On Thursday, Ross Parry became the latest senior official to announce he was leaving.
Parry, chief of staff to Public Infrastructure Renewal Minister David Caplan, is widely considered to be one of the dozen or so brightest lights in the government.
He is departing at the end of July to start his own government relations/communications business.
To underscore the well-liked Parry’s importance to the administration since 2003, here’s Caplan’s lengthy memo to staff distributed Thursday:
Dear PIR Staff:
It is with a heavy heart and deep regret that I wish to inform you of Ross Parry's departure as Chief of Staff.
After more than two years as my principal advisor, strategist and above all friend and colleague, Ross has offered his resignation to resume his career in the private sector and I have reluctantly accepted.
As all of you know, Ross has been a critical part of the PIR team and has helped shape and lead this ministry since its inception into a highly effective and accomplished part of the government.
Our successes under his strategic vision and leadership are many, but it would be remiss of me to not note a number of spectacular achievements that are attributable largely to a combination of Ross' unmatchable political acumen, Herculean work ethic, and an unwavering commitment to the government's legislative agenda to improve the quality of life for all Ontarians.
Let me start with Places to Grow, our ministry's most recent accomplishment. The release of the final Growth Plan for the Greater Golden Horseshoe marked a personal highlight and achievement for me and I believe for the future of the province.
While many close to this initiative are well aware of Ross' singular contribution to the successful development and rollout of this initiative, many others are unaware of the enormity of Ross' efforts over the past two years that ultimately ensured the near universal acclamation the growth plan has received.
Perhaps it's self evident, but building consensus across such a varying group of stakeholders and over such a diverse and contentious range of issues is no easy feat. But through a deft combination of brokering and consensus building, Ross and the PIR team managed to do what others said would be impossible.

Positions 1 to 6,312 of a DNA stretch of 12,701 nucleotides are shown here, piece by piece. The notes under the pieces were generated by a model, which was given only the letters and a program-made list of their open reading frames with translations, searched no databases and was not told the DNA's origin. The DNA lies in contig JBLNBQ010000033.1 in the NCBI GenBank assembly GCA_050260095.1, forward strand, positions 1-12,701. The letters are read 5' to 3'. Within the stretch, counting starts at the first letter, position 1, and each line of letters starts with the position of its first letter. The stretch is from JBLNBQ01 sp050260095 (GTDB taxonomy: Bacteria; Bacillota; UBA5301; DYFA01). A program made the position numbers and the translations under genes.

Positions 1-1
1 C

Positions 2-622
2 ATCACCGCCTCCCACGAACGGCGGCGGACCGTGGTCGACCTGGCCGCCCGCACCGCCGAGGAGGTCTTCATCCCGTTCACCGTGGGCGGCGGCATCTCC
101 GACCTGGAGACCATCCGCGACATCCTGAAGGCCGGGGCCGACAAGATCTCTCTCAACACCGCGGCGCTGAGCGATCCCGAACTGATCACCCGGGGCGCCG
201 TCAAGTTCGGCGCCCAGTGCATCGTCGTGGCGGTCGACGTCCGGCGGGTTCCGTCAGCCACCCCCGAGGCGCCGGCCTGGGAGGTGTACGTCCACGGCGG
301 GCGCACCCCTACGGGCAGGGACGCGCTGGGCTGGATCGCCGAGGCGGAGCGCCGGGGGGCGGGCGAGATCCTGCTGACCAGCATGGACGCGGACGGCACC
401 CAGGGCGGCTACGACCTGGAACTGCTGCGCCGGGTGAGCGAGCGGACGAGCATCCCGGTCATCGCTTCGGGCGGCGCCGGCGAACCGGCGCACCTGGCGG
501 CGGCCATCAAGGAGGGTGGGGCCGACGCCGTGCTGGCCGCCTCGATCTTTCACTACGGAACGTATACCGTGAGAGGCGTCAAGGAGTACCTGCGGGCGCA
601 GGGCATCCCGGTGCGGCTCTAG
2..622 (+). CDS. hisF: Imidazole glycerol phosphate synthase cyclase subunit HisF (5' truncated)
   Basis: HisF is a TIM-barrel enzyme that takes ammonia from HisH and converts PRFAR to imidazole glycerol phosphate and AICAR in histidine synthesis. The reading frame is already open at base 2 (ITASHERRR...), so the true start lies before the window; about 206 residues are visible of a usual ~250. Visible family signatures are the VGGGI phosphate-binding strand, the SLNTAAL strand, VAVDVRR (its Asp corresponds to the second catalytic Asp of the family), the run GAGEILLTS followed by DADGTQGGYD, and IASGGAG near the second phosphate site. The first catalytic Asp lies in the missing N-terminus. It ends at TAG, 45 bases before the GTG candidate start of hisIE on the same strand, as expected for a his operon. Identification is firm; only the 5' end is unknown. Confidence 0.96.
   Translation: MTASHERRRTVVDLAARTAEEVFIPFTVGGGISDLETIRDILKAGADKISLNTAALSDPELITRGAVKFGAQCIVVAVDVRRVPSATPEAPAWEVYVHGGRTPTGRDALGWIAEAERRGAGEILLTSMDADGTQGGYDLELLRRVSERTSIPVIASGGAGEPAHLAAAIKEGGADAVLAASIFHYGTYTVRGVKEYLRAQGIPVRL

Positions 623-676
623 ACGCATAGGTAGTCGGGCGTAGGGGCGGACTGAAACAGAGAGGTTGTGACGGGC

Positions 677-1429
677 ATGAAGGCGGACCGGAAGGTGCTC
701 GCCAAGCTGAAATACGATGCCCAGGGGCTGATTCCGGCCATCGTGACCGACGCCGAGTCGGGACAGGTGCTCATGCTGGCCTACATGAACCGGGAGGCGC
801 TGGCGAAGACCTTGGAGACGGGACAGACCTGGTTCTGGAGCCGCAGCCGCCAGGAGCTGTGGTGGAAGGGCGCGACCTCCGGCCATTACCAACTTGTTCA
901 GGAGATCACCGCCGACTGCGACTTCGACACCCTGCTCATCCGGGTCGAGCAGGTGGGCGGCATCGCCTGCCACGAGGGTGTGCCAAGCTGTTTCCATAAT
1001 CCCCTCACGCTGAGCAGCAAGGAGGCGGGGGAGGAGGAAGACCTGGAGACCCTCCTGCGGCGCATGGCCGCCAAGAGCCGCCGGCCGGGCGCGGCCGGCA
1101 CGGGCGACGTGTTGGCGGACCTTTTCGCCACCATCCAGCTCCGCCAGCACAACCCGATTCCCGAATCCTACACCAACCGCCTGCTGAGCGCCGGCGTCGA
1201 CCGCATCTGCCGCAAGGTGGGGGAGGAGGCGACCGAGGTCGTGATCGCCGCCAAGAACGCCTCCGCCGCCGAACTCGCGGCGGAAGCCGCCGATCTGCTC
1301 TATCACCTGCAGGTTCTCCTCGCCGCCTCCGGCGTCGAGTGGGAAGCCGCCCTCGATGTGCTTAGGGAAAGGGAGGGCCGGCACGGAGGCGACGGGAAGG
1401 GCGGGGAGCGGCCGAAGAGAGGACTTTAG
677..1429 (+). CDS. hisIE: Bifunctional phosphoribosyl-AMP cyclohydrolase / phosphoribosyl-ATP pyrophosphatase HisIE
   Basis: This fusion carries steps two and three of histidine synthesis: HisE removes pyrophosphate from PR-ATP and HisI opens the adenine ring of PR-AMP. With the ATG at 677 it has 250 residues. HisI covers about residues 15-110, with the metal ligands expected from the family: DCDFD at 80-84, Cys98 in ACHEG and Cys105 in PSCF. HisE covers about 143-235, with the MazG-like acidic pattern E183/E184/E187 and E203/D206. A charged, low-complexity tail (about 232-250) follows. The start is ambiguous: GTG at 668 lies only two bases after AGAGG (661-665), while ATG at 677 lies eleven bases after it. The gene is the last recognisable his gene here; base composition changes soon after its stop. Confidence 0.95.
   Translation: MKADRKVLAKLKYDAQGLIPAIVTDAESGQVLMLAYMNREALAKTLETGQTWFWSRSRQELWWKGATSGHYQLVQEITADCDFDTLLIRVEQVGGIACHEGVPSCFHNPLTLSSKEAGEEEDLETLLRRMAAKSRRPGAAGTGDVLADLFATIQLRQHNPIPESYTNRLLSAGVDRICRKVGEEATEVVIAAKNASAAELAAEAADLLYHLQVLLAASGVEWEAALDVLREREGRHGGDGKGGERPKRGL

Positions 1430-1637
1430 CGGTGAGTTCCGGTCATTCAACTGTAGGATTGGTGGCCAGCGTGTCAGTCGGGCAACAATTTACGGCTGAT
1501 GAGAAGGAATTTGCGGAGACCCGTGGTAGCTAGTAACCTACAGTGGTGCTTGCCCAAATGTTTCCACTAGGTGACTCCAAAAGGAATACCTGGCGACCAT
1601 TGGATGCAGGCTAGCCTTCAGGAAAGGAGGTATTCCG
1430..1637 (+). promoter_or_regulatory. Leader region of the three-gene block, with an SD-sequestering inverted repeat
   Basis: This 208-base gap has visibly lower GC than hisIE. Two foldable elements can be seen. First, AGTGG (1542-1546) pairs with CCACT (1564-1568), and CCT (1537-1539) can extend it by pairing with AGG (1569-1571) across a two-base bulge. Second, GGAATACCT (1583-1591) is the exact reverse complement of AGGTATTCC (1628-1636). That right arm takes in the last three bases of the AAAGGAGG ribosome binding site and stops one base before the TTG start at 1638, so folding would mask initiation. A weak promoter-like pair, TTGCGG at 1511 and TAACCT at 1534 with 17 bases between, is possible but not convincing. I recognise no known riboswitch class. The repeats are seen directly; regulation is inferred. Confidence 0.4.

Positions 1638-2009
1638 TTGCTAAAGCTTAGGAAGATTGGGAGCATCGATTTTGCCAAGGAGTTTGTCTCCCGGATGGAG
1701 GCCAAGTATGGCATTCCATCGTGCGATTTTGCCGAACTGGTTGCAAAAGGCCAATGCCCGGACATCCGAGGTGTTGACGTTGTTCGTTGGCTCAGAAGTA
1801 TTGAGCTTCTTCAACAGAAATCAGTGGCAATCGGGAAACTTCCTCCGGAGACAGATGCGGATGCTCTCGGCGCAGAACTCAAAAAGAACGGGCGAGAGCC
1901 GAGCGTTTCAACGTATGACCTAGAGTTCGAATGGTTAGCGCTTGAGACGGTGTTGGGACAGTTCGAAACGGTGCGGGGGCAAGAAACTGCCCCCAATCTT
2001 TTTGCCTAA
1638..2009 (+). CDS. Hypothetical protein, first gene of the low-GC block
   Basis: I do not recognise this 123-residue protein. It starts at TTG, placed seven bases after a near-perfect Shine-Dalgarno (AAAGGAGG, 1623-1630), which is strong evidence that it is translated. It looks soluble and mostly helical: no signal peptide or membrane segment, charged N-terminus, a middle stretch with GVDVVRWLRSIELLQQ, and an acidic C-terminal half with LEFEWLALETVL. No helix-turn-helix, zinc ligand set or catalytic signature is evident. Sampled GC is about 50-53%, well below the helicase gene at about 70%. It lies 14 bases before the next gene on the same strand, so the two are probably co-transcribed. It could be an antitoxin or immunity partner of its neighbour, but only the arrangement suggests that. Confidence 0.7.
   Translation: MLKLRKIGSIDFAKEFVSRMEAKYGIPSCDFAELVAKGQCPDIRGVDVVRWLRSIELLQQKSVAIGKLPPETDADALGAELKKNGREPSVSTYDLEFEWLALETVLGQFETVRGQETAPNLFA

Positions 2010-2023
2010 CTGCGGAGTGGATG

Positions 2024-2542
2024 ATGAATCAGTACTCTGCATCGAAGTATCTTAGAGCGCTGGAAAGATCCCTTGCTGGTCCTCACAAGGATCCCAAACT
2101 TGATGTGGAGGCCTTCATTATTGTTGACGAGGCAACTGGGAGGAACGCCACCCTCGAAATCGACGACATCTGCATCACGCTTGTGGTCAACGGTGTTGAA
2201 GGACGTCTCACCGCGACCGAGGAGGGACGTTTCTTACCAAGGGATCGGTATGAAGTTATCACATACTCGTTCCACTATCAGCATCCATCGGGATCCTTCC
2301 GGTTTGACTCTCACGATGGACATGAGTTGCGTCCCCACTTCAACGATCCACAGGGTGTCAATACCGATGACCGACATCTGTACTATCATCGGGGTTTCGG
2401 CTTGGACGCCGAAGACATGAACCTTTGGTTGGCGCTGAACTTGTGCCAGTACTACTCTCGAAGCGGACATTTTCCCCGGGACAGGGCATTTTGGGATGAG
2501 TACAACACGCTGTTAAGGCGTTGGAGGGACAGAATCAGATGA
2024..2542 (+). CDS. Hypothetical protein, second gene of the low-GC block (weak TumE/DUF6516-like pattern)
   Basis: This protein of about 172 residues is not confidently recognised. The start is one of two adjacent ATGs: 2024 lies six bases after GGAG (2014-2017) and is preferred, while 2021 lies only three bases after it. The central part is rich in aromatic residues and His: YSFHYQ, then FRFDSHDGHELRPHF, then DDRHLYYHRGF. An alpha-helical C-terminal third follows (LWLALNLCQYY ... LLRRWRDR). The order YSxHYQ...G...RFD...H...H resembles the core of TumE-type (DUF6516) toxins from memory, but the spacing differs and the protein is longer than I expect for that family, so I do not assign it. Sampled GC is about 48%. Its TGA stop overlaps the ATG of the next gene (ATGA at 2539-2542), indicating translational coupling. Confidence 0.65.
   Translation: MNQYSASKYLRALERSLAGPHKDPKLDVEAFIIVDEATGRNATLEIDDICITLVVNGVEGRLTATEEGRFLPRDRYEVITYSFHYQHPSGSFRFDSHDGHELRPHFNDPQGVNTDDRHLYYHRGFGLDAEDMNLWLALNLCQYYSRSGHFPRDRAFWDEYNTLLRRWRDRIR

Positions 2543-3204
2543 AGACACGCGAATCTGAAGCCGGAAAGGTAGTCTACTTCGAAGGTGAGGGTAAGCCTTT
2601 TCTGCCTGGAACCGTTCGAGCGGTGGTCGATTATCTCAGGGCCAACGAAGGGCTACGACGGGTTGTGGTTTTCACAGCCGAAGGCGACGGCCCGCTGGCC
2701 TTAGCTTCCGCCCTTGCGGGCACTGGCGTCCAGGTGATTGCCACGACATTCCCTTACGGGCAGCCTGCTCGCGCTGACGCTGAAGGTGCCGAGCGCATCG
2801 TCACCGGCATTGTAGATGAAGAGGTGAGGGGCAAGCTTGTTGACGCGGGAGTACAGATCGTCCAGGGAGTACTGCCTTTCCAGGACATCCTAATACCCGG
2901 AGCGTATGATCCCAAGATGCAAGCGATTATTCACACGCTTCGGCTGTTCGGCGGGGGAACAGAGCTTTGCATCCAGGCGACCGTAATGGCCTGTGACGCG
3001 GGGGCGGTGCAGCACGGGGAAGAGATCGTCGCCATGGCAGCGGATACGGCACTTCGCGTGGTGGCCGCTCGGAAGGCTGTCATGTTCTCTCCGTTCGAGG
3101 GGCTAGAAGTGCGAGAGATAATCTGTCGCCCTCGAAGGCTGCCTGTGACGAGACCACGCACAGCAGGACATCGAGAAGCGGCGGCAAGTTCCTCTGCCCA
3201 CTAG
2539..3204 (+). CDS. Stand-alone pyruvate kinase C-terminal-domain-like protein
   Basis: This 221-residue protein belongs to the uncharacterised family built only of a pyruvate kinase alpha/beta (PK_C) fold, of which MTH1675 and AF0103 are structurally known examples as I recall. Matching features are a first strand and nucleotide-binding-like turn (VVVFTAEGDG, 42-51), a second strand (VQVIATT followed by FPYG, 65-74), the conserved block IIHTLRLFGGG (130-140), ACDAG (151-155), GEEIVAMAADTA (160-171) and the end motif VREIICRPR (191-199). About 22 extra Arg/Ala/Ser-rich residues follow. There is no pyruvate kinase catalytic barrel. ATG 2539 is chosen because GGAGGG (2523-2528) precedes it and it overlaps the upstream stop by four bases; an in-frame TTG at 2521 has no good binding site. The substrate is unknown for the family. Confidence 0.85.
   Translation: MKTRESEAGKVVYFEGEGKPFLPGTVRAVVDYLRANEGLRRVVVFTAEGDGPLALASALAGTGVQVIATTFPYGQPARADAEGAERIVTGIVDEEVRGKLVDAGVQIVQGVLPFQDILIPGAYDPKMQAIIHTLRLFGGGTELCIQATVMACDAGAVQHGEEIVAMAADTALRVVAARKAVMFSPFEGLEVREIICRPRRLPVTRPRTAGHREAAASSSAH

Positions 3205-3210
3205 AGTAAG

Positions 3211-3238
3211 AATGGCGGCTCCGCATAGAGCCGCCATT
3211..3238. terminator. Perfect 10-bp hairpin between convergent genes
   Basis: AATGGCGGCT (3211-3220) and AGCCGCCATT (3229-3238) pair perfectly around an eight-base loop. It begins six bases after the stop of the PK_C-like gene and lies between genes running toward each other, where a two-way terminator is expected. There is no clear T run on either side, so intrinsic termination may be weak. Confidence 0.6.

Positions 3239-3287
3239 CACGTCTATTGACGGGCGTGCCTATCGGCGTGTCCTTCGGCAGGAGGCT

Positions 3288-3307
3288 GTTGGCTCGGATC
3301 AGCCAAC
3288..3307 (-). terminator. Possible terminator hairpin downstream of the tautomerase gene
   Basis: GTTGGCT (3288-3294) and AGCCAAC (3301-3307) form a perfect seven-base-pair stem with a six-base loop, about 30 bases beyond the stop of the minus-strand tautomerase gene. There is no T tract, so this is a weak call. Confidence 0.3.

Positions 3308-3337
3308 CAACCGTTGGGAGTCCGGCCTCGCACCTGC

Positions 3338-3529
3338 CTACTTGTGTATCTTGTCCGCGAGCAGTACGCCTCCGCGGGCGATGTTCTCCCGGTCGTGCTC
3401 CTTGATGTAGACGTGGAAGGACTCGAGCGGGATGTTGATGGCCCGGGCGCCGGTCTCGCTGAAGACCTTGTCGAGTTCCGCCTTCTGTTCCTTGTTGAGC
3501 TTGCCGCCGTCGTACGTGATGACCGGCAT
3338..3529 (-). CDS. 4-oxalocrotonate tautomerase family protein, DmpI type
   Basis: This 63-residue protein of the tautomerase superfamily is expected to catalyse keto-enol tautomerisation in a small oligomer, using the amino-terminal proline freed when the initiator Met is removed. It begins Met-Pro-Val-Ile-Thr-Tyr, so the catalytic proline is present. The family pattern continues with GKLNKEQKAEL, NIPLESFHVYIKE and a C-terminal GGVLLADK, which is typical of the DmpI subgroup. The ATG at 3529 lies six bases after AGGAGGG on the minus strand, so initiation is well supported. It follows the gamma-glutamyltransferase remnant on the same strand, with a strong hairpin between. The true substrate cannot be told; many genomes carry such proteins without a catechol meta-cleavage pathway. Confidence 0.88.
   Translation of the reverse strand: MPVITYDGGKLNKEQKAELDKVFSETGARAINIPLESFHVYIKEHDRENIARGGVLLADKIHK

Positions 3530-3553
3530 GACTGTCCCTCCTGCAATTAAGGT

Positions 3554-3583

I would also like to acknowledge Ross' contribution to the development and rollout last year of ReNew Ontario, the government's five-year strategic infrastructure investment plan. ReNew Ontario has redefined capital planning for the government, both in terms of financing, procurement and planning. Again, Ross' ability to strategize politically and develop astute policy was invaluable to me in the successful development and now implementation of this initiative.
There are many, many more files that have benefited from Ross' leadership, including, but not limited to:
-the ongoing successes on the Toronto Waterfront
-the successful negotiation of the historic Canada-Ontario Affordable Housing Agreement
-ongoing management of some of the government's biggest and most important partners such as the OLGC, the LCBO, the ORC, and the Strategic Asset Management Unit
-the launch of Infrastructure Ontario and the repositioning of OSIFA
-the development of the Building a Better Tomorrow Framework and the Alternative Financing and Procurement policy
The amount of gratitude I would like to express to Ross is immeasurable and my indebtedness to him for his contribution to me and the government is infinite, so I will simply compensate with brevity: Ross, thank you.
Ross' departure will no doubt leave a huge gap in the ministry and in my own office, but I am pleased to announce the appointment of Andy Stein, currently Senior Policy Advisor in my office with responsibility for the ORC, the LCBO,SAMU and the Toronto Waterfront and a host of other sensitive files, as Acting Chief of Staff.
Like Ross, Andy brings exceptional experience, strategic thinking, work ethic and commitment to the task and I am confident that his leadership will allow for a smooth transition. Please join me in congratulating and welcoming Andy to the position.